Vegan potato and chorizo tacos. Serve the crispy bits of spicy chorizo mixed with the slightly golden potatoes on a warm tortilla and top with salsa.

Vegan potato and chorizo tacos. Serve the crispy bits of spicy chorizo mixed with the slightly golden potatoes on a warm tortilla and top with salsa.

However, I did return with a renewed mission or purpose for this blog. My mother (the reason I started this blog) has continued to have health problems. This is motivating me to keep going and to keep creating delicious vegan Mexican recipes that my mom would like to eat, in the hope that maintaining a vegan (plant-based) diet can help improve her health. Just like my mom and I, there are many others who would like to continue eating the foods they love and grew up with without sacrificing their health or the lives of animals. I hope this blog and these recipes can help other Latino families make the transition to a vegan (plant-based) way of life.

My crazy family

my crazy family

The Recipe: Vegan Potato and Chorizo Tacos

This is where these potato and chorizo tacos come in. Potatoes and chorizo or chorizo con papas is traditionally a breakfast dish, but I see no reason why this couldn’t be a good lunch or dinner option. You can use store-bought vegan chorizo or you could make the homemade version. Either way, as soon as you mix the chorizo with the potatoes you will understand why this is such a popular dish in Mexico. Serve the crispy bits of spicy chorizo mixed with the slightly golden potatoes on a warm tortilla and top with salsa. Make sure you have good tortillas though. My favorite tortillas right now are the Tortilla Land uncooked corn tortillas. It really is like eating your tortillas recién hechas (just made). Enjoy!

Vegan potato and chorizo tacos. Serve the crispy bits of spicy chorizo mixed with the slightly golden potatoes on a warm tortilla and top with salsa.

Potato and chorizo tacos. Serve the crispy bits of spicy chorizo mixed with the slightly golden potatoes on a warm tortilla and top with salsa.
Print

Potato and Chorizo Tacos

Prep Time 10 minutes
Cook Time 20 minutes
Total Time 30 minutes
Servings 4 servings
Author Dora Stone

Ingredients

  • 1 tbsp. Vegetable oil, optional
  • 1 cup Onion, white, minced
  • 3 cups Potato, peeled, diced
  • 1 cup Vegan chorizo, cooked (see note)
  • 12 Corn tortillas
  • 1 cup Your favorite salsa

Preparation

  1. Heat 1 tbsp. of oil in a large sauté pan at medium-low heat. Add onions and cook until soft and translucent, about 10 min. It’s ok if they brown a little bit.
  2. While the onions are cooking, place your cut potatoes in a small saucepot with salted water. Bring the water up to a simmer at high heat. Lower heat to medium and let the potatoes cook for 5 minutes.
  3. Drain the potatoes and add them to the pan with the onion. Turn heat up to medium-high. Cook potatoes and onions for 5 minutes or until the potatoes begin to brown. Add more oil if necessary.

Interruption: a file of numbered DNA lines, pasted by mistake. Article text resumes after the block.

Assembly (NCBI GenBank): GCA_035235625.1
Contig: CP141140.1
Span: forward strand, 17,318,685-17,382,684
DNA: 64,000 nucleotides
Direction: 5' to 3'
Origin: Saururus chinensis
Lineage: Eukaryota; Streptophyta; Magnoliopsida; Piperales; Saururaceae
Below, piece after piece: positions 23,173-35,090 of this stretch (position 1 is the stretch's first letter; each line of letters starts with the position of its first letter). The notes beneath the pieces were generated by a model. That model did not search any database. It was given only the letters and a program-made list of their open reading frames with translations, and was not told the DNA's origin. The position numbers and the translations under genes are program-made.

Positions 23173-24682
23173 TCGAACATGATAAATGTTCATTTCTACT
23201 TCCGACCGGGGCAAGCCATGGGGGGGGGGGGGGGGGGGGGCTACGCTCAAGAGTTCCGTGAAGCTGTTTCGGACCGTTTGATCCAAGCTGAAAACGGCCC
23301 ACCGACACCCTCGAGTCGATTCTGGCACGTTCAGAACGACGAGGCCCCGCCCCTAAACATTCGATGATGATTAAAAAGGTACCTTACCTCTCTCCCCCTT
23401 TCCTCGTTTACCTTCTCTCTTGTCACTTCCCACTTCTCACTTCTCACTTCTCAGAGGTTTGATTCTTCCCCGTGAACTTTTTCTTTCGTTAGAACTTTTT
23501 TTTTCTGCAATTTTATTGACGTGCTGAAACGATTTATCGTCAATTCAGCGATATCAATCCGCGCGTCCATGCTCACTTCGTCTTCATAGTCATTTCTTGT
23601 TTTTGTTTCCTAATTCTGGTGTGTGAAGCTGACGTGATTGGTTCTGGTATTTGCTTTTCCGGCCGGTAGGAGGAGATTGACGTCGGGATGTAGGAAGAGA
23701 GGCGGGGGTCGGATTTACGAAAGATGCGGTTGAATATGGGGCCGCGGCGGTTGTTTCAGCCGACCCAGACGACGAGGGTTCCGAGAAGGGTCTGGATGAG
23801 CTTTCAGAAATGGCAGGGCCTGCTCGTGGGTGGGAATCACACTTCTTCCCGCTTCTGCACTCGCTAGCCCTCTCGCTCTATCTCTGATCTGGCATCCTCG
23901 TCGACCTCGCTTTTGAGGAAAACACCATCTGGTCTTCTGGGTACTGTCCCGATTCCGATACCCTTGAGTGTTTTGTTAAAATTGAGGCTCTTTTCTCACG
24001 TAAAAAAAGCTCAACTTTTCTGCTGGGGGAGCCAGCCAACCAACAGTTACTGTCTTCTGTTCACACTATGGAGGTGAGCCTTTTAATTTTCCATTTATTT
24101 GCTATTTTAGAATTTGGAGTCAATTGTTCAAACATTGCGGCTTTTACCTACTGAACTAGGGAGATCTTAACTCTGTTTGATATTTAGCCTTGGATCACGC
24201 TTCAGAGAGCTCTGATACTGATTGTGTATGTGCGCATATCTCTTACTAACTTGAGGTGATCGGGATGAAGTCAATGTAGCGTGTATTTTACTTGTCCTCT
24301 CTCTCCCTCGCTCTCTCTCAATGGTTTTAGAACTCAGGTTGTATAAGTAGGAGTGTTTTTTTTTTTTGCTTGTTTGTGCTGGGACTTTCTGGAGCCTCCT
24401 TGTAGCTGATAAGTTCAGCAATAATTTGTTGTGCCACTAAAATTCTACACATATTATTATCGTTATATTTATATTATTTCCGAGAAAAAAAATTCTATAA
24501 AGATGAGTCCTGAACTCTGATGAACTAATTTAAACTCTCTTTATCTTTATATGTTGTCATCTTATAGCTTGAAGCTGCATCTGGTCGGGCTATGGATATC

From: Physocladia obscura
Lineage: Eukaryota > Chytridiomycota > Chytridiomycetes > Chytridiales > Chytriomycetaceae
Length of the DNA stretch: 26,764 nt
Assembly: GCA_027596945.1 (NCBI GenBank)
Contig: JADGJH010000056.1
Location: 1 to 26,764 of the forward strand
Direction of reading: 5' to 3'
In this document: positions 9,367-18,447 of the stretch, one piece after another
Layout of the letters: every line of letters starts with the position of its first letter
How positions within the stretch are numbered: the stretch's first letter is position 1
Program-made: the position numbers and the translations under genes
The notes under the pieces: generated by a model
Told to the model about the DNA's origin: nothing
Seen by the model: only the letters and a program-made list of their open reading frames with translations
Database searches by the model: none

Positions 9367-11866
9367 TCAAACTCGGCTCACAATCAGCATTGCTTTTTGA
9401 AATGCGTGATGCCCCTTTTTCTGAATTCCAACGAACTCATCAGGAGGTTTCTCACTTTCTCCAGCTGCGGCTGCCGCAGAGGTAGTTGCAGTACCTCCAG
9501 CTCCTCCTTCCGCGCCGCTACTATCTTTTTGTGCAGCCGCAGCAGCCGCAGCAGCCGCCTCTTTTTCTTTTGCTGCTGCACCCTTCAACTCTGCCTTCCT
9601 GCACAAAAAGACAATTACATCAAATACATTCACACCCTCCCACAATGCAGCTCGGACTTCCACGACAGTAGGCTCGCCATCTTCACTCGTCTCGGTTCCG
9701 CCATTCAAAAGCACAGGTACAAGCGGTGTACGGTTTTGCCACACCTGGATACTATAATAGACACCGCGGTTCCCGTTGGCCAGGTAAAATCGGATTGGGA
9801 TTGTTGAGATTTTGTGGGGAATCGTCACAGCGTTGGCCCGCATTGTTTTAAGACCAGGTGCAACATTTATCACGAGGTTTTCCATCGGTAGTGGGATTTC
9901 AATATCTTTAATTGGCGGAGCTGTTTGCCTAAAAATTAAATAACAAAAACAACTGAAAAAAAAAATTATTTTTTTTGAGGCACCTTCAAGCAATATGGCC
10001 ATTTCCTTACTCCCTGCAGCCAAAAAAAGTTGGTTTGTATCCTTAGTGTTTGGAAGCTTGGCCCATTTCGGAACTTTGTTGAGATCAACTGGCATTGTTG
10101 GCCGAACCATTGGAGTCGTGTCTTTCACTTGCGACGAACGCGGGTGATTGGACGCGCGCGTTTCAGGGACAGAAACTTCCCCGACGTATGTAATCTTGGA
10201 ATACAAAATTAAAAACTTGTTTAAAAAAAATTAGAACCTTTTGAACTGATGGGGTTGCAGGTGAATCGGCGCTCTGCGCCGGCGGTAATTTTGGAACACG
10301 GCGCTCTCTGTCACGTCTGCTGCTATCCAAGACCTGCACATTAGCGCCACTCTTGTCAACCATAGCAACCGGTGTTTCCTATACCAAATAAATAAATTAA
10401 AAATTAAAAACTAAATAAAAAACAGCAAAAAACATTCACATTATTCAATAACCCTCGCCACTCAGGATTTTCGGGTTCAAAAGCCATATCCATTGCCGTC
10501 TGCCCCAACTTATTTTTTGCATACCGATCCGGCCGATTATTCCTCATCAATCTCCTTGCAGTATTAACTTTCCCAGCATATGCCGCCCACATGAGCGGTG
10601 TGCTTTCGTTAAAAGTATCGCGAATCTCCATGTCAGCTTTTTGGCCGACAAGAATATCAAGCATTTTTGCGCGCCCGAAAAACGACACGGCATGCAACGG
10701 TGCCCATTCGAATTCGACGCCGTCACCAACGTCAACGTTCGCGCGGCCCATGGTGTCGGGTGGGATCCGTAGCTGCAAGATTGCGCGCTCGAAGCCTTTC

4. Add cooked chorizo to the pan and mix well. Cook for one more minute.
  5. Season with salt and pepper.
  6. Serve with warm tortillas and the salsa of your choice.

Chef's Notes

You can buy vegan chorizo or try this homemade vegan version. 

Subscribe and get a free cookbook

, , ,

Vegan Potato Adobo Tamales

I love Christmas. Yeah, I’m one of those people, and I don’t care about being politically correct. It’s so close! Can you feel it?  What’s not to like about Christmas? There’s family, good food, Christmas carols, cookies, and Jesus of course. Ok, ok, enough already.

One month from today our first e-book: Vegan Tamales Unwrapped will be available right here on Dora’s Table. It will only be $6.99!! It contains 18 different vegan tamal recipes. During the following weeks I will be sharing with you some of the recipes that are in the book, so you can start making tamales today. Unfortunately, my family is done with tamales for the rest of this year. During the process of making this book, there were at one point 480 tamales in my refrigerator! We gave some away, froze half of them, and ate as many as we could. Now my 6 yr. old thinks I can make tamales in the blink of an eye.

tamales in my freezer

The Recipe: Vegan Potato Adobo Tamales

These tamales that I am sharing with you today are filled with a mixture of potatoes and peas tossed in a spicy adobo sauce. The adobo is smoky, spicy, tangy, and has an earthy quality to it. The masa that surrounds it, is fluffy and light, and it’s all wrapped in a corn husk and steamed until tender. Enjoy!

Vegan potato adobo tamales. They are filled with a mixture of potatoes and peas tossed in a spicy adobo sauce. The adobo is smoky, spicy, tangy, and has an earthy quality to it. The masa that surrounds it, is fluffy and light